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Qualified privilege is a type of defense taken in defamation actions. An otherwise defamatory statement gets qualified privilege protection when the communication/statement is :
1) made in good faith; and
2) on a subject matter in which the person making it has an interest, or in reference to which he/she has a duty; and
3) made to a person or persons having a corresponding interest or duty, even though it contains matter which, without this privilege, would be slanderous; and
4) made without malice.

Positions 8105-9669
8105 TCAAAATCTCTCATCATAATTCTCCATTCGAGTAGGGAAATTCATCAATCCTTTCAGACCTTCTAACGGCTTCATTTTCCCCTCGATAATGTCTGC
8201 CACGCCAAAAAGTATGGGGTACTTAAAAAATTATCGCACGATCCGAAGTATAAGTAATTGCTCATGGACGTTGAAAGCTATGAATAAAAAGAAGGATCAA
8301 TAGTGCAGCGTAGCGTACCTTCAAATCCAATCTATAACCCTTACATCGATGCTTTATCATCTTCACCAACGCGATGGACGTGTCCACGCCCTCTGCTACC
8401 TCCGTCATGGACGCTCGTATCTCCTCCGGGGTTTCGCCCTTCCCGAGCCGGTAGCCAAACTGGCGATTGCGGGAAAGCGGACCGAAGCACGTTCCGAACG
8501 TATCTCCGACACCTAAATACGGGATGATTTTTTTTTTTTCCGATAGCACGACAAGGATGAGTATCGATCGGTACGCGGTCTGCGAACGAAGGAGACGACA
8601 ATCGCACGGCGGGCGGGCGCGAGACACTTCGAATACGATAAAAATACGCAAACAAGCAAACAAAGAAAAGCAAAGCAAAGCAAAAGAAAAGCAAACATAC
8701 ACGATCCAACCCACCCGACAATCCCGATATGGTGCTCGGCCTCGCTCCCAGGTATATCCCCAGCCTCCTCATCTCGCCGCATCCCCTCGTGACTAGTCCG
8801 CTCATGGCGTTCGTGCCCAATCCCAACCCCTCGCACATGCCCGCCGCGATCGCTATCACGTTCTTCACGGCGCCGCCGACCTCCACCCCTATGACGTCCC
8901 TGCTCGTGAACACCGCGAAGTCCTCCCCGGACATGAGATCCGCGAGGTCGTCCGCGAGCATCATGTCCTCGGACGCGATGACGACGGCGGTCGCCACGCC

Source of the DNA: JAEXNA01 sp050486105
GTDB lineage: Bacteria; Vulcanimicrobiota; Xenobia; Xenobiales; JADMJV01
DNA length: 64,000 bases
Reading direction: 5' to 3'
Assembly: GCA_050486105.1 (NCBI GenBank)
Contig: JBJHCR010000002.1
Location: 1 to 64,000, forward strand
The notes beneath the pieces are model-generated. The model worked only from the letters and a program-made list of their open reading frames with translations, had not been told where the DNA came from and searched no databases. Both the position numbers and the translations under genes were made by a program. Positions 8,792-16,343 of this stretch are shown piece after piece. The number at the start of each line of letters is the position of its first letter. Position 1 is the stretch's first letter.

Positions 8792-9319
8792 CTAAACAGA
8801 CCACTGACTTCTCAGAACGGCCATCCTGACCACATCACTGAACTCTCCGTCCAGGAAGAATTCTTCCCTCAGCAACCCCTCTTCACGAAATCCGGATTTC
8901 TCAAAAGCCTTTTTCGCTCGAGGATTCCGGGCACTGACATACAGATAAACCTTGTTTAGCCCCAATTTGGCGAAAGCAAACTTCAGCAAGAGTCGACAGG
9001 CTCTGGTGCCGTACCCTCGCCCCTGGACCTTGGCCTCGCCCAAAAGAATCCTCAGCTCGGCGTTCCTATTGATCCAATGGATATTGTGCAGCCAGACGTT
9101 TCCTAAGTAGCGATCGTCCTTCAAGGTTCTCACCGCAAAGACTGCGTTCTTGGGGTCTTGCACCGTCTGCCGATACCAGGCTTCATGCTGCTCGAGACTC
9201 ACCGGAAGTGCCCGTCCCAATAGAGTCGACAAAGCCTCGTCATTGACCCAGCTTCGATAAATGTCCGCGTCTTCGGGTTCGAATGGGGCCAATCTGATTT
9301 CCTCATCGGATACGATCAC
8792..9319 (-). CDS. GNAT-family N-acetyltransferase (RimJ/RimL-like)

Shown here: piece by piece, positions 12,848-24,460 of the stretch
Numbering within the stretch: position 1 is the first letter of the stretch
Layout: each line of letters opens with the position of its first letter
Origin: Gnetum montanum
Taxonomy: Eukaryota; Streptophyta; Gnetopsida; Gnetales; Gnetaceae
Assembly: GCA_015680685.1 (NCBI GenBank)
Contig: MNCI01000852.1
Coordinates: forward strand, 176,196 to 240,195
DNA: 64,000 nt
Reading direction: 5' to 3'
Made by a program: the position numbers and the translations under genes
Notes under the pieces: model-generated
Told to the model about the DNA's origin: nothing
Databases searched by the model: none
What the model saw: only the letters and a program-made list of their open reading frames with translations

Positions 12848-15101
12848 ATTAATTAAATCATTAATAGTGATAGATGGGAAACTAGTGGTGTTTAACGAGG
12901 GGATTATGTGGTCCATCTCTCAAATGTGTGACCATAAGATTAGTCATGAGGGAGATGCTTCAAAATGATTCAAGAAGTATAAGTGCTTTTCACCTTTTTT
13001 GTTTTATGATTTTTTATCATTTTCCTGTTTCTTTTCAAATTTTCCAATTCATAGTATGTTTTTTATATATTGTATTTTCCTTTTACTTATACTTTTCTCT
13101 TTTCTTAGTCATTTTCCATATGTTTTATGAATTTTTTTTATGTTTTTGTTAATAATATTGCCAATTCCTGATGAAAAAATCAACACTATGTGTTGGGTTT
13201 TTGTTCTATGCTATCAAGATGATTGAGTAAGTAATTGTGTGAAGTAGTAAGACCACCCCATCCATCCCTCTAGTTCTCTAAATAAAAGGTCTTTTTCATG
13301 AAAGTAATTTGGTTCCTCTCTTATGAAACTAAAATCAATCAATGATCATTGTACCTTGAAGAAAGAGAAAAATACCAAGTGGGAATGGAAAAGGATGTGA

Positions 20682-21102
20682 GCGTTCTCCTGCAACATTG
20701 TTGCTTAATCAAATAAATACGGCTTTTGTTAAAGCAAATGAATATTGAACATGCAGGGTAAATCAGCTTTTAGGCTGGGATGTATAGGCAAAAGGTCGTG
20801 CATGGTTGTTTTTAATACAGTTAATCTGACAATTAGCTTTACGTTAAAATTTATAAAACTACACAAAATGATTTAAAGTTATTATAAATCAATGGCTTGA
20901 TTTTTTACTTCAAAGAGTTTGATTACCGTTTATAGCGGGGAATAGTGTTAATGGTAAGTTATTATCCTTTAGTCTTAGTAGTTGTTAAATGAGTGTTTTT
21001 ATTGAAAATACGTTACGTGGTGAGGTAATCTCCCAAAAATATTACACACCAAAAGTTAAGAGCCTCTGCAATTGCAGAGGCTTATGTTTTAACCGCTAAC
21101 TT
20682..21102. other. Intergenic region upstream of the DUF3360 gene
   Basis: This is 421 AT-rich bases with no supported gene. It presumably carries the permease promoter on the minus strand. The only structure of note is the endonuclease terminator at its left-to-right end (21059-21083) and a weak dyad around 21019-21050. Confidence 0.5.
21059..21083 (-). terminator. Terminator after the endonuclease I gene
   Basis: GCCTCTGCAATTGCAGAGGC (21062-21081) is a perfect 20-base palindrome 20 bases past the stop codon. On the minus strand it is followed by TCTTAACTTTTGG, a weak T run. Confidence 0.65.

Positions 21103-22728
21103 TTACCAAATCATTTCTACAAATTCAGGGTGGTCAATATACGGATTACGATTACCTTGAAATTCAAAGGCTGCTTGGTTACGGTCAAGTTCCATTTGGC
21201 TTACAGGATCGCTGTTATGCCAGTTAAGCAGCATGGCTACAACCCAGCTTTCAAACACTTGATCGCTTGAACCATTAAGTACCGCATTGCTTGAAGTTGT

The defense of qualified privilege permits free communication in certain relationships without the risk of an action for defamation. The person communicating the statement usually has a legal, moral or social duty to make it and the recipient will have a corresponding interest in receiving it. The relationship should not be abused for the purpose of relaying untrue reports and must not be motivated by malice. The person making the statement/publisher will have to satisfy the Court that he/she has taken proper steps to verify the accuracy of the statement and believed it to be true. An employer preparing/providing a character reference for a former employee, answering police inquiries, communications between teachers and parents, local councilors, officers of companies, employers and employees, or traders and credit agencies, public discussion of government and political matters are all relationships that are protected by qualified privilege. However, this is not an absolute privilege.